She claimed nobody would pay attention to her if she did not take her clothes off.
I feel like balance has been restored in the blogiverse.
(Special thanks to Brier for the
kick in the pants inspiration.)
As you’ve probably guessed, I’d like to change my blog template for 2015.
Now, WordPress has provided a new default theme for the new year, Twenty Fifteen, which is nice enough but looks a bit odd on mobile platforms.
I liked the Editor theme, which I tried for a couple of days, but the size of the font and the blockquotes didn’t really do it for me on anything other than my really big iMac screen.
I really, really like something like the Blink or Literatum themes, which are a lot like the layout used by Medium.com, including War is Boring. I’ve been using a “classic” layout like Andrew Sullivan for as long as I’ve been blogging, but a lot of the cool kiddies nowadays are adopting themes like Medium, Gawker or Vox. Now, I’m tempted to go in the direction of big feature images and nice topography (like Medium), but at the same time, I’m not sure if those layouts suit my style of blogging.
Of course, if I take this blog in a more long-form blogging direction, a Medium-like them might be good.
Anyway, if you’ve got advice (including “Keep the damn theme you’re using now!”), feel free to offer it.
Photo by Scott Beale / Laughing Squid.
Just wishing this blog’s readers – and, heck, even people who don’t read this blog – a very merry Christmas.
Don’t try to adjust your monitor – I’ve adopted a completely new blog theme.
I rather like the simple layout, with big feature images and plenty of focus on content. It also looks good on mobile devices – and displays the author of each post, too, which the old layout did not on smartphones.
The only thing I’m not really sure about is the blockquote style, but I’ll probably get used to that.
Anyway, tell me what you think.
I’ve just given the sidebar blog roll a much needed cleaning.
Now I need to add newer blogs on there, so if you’ve got suggestions, please, let me know.
ORIGINAL POST: Sorry for the lack of activity here over the last week.
With the Chuseok holiday coming, I’ve been a bit busy. But I guess you already knew that.
Anyway, there’s a lot of news to cover, and I hope to begin getting to it from this evening.
In the meantime, I’ve posted plenty of photos over at my photo blog. Not all of them completely suck. Or maybe they do.
It’s come to my attention that about 100 comments were sitting in moderation due to some improper settings with Disqus, including some comments from long-time commenters (Wedge, Baduk, Nulji, Hodges, etc.).
The situation has been resolved, so post away.
Apologies for that. If anyone runs into similar issues, just drop me an email (email@example.com).
A friend of mine is looking for a blogger specializing in Korean financial affairs for an upcoming conference.
If this sounds like you, shoot me an email (with your blog link) at firstname.lastname@example.org.
John Bocskay of the Outsider Looking In blog, has an interview with Lonely Planet Korea writer Rob Whyte.
For those of you who fancy becoming a travel writer, keep in mind, it’s a tough, less than glamourous gig.
I don’t know if people know this or not but most travel writers never eat in the restaurants they write about, and they never sleep in the hotels they write about, because they can’t afford to.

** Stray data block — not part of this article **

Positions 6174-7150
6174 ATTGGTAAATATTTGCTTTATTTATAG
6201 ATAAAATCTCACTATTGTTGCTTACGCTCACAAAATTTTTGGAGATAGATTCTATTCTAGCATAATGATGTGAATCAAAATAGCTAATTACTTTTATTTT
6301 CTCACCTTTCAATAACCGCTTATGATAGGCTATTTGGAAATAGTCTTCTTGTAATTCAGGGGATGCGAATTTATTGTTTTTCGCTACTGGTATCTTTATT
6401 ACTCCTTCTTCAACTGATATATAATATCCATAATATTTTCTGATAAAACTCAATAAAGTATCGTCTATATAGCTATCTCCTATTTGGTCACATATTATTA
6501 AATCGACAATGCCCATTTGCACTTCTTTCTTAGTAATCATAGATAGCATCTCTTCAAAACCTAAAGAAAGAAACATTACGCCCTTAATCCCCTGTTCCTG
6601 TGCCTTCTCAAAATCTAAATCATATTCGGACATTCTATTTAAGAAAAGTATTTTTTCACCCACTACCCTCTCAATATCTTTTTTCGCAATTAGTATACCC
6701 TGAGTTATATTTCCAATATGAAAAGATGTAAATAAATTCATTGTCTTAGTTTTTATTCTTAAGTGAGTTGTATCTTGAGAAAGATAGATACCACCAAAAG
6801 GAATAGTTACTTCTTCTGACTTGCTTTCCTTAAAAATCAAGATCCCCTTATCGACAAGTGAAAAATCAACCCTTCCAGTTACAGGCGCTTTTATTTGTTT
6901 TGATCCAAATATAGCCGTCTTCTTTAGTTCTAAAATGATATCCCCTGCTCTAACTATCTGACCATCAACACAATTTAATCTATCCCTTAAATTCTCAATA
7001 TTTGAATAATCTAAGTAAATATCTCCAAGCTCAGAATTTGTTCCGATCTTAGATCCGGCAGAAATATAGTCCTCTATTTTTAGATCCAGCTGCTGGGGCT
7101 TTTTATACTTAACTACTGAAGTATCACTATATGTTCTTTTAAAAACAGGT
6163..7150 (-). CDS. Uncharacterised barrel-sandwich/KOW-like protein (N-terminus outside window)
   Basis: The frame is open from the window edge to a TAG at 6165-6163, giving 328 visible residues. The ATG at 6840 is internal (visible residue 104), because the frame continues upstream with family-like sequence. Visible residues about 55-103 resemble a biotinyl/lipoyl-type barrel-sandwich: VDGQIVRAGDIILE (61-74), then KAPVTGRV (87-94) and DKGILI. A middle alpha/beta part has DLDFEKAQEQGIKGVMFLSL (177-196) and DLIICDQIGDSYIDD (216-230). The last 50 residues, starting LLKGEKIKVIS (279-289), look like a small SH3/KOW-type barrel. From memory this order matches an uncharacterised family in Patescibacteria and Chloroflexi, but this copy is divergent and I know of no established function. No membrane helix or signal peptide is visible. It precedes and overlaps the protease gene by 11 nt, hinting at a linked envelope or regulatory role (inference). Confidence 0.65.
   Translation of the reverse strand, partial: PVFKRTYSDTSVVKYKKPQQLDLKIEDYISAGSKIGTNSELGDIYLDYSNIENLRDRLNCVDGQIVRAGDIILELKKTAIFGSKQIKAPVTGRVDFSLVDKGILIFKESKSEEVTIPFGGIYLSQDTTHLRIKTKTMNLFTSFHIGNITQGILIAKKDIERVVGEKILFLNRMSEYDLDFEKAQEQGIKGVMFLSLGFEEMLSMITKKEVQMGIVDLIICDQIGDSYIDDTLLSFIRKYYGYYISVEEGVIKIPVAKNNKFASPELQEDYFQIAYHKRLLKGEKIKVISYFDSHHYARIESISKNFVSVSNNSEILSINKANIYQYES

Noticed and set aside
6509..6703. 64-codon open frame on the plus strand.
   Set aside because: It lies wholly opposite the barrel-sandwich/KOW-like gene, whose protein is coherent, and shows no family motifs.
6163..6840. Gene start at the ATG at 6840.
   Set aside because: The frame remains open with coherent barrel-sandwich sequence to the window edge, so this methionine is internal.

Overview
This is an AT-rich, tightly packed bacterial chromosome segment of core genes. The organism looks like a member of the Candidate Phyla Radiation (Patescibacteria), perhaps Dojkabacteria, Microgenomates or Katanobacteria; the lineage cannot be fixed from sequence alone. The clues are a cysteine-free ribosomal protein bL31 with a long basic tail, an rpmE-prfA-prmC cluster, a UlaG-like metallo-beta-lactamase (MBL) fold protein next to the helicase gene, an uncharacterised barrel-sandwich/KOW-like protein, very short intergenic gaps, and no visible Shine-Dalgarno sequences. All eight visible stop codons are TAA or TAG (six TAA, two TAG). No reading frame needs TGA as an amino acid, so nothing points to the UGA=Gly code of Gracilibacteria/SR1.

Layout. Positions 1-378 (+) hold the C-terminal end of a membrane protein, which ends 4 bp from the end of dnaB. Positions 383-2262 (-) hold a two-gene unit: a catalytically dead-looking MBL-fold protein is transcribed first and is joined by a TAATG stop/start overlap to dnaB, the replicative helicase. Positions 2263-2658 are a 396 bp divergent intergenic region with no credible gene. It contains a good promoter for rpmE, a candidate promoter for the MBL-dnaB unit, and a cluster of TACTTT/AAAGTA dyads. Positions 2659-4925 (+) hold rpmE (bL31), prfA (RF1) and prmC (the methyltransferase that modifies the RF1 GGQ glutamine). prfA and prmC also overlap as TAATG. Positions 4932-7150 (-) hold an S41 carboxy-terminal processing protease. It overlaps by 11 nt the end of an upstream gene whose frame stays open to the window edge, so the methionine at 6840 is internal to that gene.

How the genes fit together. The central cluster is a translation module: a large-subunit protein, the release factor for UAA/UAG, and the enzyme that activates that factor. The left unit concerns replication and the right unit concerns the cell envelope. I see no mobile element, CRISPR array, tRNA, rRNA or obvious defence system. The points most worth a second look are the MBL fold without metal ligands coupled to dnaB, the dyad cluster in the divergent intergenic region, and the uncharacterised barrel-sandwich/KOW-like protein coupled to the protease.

And don’t expect that after you publish you will then be able to afford it either.
Frankly speaking, the pay isn’t really worth it anymore. It’s really just about keeping that cachet going. The publishing world – the print publishing world – is undergoing great changes right now, and so, frankly the money just isn’t worth it. It’s more like, if it’s fun, OK, but it’s not for the money, that’s for sure.
You can read the rest here.
Enjoy the weekend, folks.
Oh, and concerning the lack of content here recently, I will restart posting regular content here from Monday. I’ve been a bit busy recently, and truth be told, I’ve been directing a bit more energy towards my Tumblr photoblog. Things should be getting back to normal from next week, though.
Having given Disqus a thorough trial, I’ve decided that I prefer things the old way.
Don’t like the way Disqus worked on mobile devices. Too buggy. Too tedious.
At any rate, I missed my old blog template, which doesn’t play well with Disqus.
I know some of you will not like this. By way of compensation, though, I provide you with a cover of The Maytals’s “Pressure Drop” by Robert Palmer.
With the New Year comes a new site that I am sure many of you will find interesting. It is Jeju World Wide.
It wasn’t too many years ago that it was really difficult to find anything in English about places outside of Seoul. Now there are several including Busan Haps, Daegu Pockets and, of course, Jeju World Wide. These online newspaper/magazines have a lot to offer but, for the most part, seem to be relatively unknown to people outside of their immediate area. Hopefully this posting will help them gain some well-deserved interest.
Jeju World Wide is a must for anyone thinking about or planning on visiting the island. Even if you are not going to the island there are a lot of articles that readers on the Hole might find interesting such as Dr. David Nemeth’s recollections as a Peace Corps volunteer on Jeju Island in the 1970s.
In addition, there are maps to the various historic and natural sites, interviews and cultural information.
As this will be constantly updated and added to – in the words of a dreaded first sergeant from my past – “It would behoove you to keep your self acquainted” with the Jeju World Wide.